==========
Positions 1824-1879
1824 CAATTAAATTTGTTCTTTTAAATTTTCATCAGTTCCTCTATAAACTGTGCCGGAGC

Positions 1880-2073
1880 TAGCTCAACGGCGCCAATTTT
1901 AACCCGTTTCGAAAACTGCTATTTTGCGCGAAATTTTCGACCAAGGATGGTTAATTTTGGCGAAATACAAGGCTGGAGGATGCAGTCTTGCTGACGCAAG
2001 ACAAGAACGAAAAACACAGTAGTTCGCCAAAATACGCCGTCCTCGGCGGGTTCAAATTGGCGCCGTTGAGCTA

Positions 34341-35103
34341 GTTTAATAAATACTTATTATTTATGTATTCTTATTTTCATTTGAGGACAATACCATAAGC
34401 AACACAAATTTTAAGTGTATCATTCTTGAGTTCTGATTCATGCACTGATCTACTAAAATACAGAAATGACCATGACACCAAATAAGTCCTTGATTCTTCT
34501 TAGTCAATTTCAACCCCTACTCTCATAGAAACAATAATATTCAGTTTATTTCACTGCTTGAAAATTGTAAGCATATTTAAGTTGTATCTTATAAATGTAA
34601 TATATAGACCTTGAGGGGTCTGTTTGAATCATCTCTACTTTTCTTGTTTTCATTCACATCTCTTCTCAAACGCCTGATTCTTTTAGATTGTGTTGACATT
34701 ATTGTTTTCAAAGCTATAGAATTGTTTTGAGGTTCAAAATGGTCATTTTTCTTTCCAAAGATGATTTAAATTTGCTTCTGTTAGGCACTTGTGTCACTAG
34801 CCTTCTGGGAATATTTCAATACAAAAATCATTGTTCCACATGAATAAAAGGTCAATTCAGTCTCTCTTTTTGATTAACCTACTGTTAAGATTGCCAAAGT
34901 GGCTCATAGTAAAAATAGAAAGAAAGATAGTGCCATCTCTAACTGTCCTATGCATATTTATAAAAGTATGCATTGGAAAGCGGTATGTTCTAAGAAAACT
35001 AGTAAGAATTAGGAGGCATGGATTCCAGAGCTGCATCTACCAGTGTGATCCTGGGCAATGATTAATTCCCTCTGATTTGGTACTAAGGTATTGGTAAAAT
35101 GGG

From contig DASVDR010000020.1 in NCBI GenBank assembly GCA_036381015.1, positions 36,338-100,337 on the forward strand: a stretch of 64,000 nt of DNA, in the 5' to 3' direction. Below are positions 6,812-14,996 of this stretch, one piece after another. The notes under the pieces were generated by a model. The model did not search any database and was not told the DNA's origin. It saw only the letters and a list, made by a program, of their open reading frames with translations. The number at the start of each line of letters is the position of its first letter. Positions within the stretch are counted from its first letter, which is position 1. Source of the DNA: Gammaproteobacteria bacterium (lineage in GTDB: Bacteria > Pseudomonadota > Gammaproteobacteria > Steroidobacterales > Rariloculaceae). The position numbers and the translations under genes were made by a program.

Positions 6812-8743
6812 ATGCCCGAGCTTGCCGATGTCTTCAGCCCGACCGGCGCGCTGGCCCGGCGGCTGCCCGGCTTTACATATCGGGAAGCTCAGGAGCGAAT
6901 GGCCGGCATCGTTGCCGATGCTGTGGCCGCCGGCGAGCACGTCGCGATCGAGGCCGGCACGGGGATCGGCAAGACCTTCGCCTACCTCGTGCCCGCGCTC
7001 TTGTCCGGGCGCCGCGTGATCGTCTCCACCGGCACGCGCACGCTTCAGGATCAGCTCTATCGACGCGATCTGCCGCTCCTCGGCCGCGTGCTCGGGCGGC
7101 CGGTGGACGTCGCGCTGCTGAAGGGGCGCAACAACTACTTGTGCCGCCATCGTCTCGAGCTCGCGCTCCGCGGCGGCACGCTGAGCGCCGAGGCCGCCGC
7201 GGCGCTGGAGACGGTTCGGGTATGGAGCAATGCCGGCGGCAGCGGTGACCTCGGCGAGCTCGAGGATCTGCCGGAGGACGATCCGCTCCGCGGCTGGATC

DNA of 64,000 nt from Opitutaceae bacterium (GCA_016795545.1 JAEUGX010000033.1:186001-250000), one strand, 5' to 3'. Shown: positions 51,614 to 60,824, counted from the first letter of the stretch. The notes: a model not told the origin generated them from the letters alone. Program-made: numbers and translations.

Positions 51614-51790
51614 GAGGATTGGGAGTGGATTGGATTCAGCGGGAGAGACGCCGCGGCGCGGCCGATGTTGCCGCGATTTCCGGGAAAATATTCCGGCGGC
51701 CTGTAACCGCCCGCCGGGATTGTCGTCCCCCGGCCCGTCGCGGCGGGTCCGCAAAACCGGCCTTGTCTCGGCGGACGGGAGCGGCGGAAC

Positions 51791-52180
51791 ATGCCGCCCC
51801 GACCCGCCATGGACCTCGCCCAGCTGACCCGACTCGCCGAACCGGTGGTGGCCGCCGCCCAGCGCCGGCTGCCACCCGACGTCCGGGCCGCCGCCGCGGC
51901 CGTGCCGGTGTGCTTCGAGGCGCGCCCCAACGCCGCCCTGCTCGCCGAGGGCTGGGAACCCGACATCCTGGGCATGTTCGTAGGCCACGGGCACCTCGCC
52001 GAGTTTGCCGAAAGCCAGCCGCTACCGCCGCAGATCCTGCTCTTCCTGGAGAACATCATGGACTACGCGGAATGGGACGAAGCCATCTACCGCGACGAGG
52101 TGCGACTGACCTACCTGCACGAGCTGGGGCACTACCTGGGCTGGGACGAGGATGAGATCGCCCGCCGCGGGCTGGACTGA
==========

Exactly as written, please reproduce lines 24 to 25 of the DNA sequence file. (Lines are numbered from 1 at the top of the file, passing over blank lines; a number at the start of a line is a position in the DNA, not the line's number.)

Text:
DNA of 64,000 nt from Opitutaceae bacterium (GCA_016795545.1 JAEUGX010000033.1:186001-250000), one strand, 5' to 3'. Shown: positions 51,614 to 60,824, counted from the first letter of the stretch. The notes: a model not told the origin generated them from the letters alone. Program-made: numbers and translations.

Positions 51614-51790